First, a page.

And remember to fuel your workout properly. Too many dieters make the fatal error of cutting back on crucial muscle-maintaining protein when they want to slash their overall calorie intake. The counterproductive result: They lose muscle along with any fat that might have melted away. Sports nutritionist Cassandra Forsythe, Ph.D., co-author of The New Rules of Lifting for Women, recommends that you eat one gram of protein for every pound of your body weight that does not come from fat. For instance, a 140-pound woman whose body fat is 25 percent would need 105 grams of high-quality protein. That's roughly four servings a day; the best sources are chicken or other lean meats, soy products, and eggs.
With that out of the way, this article is going to start with a review of the research comparing strength and muscle growth in men and women.  After that, I’ll focus just on the research using participants with prior training experience, and then I’ll review the inferences we can draw from sex differences in strength sports.  At the end, I’ll discuss some other sex differences and female-specific considerations beyond rates of strength gains and muscle growth.
Insulin is the “storage” hormone. When it is secreted fat burning is blunted. By controlling insulin secretion by choosing low GI carbs you can decrease fat gain/increase fat loss. Stable blood sugar levels also improve energy levels and ones mood. All of our diets as based around insulin control, leading to leaner muscle gains with little to no fat gain.

Tbh, I think bias assessment is a bit different here vs. topics where the hypothesis is that there are differences between two things (you generally wouldn’t state a hypothesis in a meta-analysis, but there’s generally one there implicitly). The primary bias in research is publication bias – you slice and dice data to get significant findings, and significant findings are way more likely to get published than non-significant findings. So, if there’s high risk of bias and significant differences, you should probably assume the actual mean effect is smaller than the one you came up with.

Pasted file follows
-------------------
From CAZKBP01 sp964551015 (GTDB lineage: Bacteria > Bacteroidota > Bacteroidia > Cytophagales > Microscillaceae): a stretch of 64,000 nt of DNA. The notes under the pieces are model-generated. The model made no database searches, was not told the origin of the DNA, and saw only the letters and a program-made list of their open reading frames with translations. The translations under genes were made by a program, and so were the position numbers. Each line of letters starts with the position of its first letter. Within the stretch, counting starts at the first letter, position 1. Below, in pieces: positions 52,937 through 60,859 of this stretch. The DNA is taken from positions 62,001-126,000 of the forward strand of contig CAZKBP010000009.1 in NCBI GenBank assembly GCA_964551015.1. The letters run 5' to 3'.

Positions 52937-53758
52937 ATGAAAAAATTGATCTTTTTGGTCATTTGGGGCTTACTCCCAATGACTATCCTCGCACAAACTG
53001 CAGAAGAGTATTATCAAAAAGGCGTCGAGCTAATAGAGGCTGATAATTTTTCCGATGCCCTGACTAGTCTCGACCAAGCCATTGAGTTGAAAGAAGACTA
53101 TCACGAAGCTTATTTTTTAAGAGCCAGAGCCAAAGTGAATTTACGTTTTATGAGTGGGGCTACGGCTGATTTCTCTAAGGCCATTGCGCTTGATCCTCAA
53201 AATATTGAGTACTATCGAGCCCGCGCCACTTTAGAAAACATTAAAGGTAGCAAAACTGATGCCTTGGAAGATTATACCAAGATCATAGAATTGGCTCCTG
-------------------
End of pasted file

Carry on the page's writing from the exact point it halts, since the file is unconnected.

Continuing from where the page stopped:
How: Stand next to a chair or sturdy object to use for balance. Hold a 5 to 10 pound dumbbell in your right hand and place your left hand on the chair. Focus your effort on your left leg and take a large step backward with your right leg. Use the strength of your left leg to lower down until your right knee nearly touches the floor. Press into your left heel to push upward, and step forward returning to the starting position. That's one repetition. Aim to complete 10 to 12 reps on this side and then complete the same on the other.